Housing Starts for October came in last week down 10.6%. But single-family starts dropped only 6.8% and are still 33.3% higher than their January/February lows. New building permits were off only 4.0% overall and were basically unchanged for single-family units. Builders were obviously cautious, not knowing that the homebuyer tax credit would get extended and expanded. They also experienced the nation’s wettest month since 1928 and the second coldest October since 1925. October also begins the winter drop in overall construction.
Fannie Mae’s housing forecast projected New and Existing Home Sales will be UP 11% next year, with prices flat but stable nationally. They see Existing Home Sales UP 10% (5.46 million), and New Home Sales UP a whopping 24% (498,000) for 2010. The report unequivocally states: “It appears that the economic recovery is here.” In fact, the 23.3% boost in the annualized rate of home sales in Q3 was the largest in over twenty years. The analysis also noted that new-home inventories have dropped steadily since May 2007 and are now at their lowest levels since 1982.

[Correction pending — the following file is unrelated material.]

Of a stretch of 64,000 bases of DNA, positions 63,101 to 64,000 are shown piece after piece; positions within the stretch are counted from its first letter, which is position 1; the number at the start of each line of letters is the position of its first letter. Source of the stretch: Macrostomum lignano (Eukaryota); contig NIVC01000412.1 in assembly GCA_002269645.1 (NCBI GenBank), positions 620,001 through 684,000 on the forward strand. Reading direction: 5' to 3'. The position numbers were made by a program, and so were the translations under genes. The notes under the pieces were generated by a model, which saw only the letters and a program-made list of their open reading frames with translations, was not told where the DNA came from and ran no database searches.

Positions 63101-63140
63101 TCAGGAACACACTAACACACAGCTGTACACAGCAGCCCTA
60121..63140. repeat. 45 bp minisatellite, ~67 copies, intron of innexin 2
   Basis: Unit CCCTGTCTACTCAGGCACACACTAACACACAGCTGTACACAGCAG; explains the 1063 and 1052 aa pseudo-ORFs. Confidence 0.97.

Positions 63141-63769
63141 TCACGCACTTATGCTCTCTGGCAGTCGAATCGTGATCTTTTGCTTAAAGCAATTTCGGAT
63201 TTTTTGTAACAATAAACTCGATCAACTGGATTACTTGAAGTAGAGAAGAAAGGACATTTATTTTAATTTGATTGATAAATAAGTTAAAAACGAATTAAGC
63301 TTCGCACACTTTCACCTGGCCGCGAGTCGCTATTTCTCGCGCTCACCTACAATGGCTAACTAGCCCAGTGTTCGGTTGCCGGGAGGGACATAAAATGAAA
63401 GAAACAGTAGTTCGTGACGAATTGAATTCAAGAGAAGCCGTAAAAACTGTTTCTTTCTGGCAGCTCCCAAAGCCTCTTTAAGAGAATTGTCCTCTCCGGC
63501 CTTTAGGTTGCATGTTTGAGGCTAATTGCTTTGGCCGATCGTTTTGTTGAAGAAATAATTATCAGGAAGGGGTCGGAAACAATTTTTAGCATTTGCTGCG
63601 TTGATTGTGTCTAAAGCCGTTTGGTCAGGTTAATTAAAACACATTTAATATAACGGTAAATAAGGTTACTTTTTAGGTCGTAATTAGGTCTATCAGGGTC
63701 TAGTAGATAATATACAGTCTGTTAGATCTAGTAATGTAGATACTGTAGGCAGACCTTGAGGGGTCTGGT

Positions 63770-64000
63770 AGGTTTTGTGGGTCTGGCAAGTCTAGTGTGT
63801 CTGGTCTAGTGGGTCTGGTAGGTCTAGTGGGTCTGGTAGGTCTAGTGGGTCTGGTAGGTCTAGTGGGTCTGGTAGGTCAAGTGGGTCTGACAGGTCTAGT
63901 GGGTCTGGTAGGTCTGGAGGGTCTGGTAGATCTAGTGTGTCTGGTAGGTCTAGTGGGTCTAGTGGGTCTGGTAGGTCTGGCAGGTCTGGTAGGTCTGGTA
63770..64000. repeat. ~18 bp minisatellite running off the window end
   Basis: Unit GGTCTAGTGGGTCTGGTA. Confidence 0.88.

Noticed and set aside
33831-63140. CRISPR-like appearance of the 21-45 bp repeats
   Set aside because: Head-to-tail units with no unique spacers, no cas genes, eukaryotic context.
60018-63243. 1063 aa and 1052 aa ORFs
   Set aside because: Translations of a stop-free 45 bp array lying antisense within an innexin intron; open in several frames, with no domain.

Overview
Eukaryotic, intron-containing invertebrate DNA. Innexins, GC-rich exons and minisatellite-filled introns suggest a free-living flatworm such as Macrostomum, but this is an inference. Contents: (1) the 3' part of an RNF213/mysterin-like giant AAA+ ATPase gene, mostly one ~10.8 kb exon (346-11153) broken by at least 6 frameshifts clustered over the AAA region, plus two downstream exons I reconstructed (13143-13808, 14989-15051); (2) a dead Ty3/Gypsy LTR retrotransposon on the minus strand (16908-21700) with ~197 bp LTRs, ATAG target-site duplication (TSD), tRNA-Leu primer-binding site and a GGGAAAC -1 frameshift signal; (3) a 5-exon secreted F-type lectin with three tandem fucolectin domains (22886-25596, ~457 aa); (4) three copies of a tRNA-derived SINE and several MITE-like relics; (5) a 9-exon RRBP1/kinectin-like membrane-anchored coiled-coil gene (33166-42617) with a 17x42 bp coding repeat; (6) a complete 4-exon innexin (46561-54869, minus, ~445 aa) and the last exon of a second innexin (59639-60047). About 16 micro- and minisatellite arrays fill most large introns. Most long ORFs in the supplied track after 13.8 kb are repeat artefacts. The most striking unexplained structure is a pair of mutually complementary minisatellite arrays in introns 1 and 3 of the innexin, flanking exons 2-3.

Talk has begun about a coming rise in mortgage rates. They’ve been at historically low levels because the Fed’s trillion dollar buying program kept mortgage bond prices up and mortgage rates down. This program will end March 31 next year. Analysts are projecting 30-year fixed rate mortgages will then go closer to 6%. This is still a great rate historically, although it does cut into a buyer’s purchasing power. There is no question that potential buyers and refinancers should not wait around too long!